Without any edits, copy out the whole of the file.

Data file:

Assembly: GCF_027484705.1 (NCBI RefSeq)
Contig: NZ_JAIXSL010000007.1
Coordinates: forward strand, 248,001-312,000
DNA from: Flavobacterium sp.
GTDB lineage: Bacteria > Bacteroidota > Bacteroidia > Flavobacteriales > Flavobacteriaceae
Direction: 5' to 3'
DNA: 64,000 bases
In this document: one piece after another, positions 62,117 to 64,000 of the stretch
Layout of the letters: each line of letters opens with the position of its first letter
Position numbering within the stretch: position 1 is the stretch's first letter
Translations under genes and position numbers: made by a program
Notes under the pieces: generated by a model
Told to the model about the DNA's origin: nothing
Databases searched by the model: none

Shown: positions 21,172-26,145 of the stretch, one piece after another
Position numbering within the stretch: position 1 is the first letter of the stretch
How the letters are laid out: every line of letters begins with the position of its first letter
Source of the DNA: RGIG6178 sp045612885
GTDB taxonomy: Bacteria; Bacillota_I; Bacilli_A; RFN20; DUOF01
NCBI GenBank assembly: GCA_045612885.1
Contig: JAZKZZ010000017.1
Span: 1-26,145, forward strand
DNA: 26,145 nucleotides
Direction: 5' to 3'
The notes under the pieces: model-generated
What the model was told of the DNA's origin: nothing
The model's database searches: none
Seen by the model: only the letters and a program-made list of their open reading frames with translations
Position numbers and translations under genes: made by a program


Assembly: GCF_027484705.1 (NCBI RefSeq)
Contig: NZ_JAIXSL010000007.1
Coordinates: forward strand, 248,001-312,000
DNA from: Flavobacterium sp.
GTDB lineage: Bacteria > Bacteroidota > Bacteroidia > Flavobacteriales > Flavobacteriaceae
Direction: 5' to 3'
DNA: 64,000 bases
In this document: one piece after another, positions 62,117 to 64,000 of the stretch
Layout of the letters: each line of letters opens with the position of its first letter
Position numbering within the stretch: position 1 is the stretch's first letter
Translations under genes and position numbers: made by a program
Notes under the pieces: generated by a model
Told to the model about the DNA's origin: nothing
Databases searched by the model: none

Shown: positions 21,172-26,145 of the stretch, one piece after another
Position numbering within the stretch: position 1 is the first letter of the stretch
How the letters are laid out: every line of letters begins with the position of its first letter
Source of the DNA: RGIG6178 sp045612885
GTDB taxonomy: Bacteria; Bacillota_I; Bacilli_A; RFN20; DUOF01
NCBI GenBank assembly: GCA_045612885.1
Contig: JAZKZZ010000017.1
Span: 1-26,145, forward strand
DNA: 26,145 nucleotides
Direction: 5' to 3'
The notes under the pieces: model-generated
What the model was told of the DNA's origin: nothing
The model's database searches: none
Seen by the model: only the letters and a program-made list of their open reading frames with translations
Position numbers and translations under genes: made by a program